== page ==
30 Books in 30 Days, Vol. 3
As always with Jennifer Wright, I laughed the whole book. She also has really good luck with audiobook narrators. Hillary Huber does a great job with her sly (and sometimes not so sly) humor.
This book does exactly what it says on the tin. There are thirteen essays (and a small introduction) detailing in Wright’s signature style thirteen of the worst breakups throughout recorded history, starting with Nero in Rome all the way up to Elizabeth Taylor, Debbie Reynolds, and Eddie Fisher. Her style is very informal, and if you don’t like it, you won’t like the book, no matter how interesting the history is. It’s just a very distinct style, but one that I happen to love.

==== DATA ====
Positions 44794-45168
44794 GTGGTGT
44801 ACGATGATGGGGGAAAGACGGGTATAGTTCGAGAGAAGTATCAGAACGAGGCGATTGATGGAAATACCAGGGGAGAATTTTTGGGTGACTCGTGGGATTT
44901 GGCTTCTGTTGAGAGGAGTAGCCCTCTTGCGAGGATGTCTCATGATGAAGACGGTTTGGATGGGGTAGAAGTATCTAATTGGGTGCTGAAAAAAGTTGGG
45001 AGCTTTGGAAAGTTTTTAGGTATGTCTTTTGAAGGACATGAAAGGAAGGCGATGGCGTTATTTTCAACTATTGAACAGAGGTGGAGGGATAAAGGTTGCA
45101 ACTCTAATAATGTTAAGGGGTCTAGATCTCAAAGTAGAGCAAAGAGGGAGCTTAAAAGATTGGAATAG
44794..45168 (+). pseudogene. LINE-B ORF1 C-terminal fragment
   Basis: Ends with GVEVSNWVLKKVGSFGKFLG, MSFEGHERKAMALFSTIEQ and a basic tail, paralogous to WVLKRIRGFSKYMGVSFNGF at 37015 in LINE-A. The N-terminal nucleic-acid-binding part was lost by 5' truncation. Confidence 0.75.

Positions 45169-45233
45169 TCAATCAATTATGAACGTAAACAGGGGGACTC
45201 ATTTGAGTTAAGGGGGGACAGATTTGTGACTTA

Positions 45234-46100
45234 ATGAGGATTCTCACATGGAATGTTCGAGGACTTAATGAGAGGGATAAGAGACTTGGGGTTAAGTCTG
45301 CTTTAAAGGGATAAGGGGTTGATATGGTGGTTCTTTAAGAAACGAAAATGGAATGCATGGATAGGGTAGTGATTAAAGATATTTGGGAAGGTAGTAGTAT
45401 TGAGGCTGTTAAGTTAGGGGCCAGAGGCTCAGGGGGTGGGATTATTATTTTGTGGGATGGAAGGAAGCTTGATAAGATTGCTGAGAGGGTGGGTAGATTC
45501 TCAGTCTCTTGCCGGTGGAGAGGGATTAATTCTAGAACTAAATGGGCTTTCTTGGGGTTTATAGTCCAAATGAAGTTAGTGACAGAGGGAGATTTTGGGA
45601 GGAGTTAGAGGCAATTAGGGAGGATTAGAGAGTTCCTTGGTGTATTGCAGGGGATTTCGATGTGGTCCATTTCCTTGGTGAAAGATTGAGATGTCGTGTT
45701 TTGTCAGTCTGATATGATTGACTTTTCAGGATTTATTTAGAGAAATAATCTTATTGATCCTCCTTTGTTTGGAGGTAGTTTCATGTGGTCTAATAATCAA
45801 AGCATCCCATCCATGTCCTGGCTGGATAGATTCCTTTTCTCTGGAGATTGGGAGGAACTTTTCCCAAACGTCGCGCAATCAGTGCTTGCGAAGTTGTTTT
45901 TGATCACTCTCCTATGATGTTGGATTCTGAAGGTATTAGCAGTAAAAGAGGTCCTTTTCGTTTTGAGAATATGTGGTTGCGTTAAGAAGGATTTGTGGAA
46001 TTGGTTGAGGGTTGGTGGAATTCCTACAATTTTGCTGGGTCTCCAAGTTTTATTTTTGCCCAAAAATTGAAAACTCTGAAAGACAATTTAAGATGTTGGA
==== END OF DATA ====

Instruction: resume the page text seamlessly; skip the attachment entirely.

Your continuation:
Like with her last book, the one about murderous women throughout history, I consumed this incredibly, incredibly fast, so fast that I really wasn’t able to retain much, and because there wasn’t really an ‘oomph’ kind of theme with it, it just ended up being a good time. That lack of oomph is why I’m holding off the fifth star, because I know she can deliver the oomph when she wants to. She did it in her book about pandemics, and I’m really hoping she’ll do it again in Mrs. Restell, which was published in March, like with the pandemic book, has a lot of relevance to our current day situation.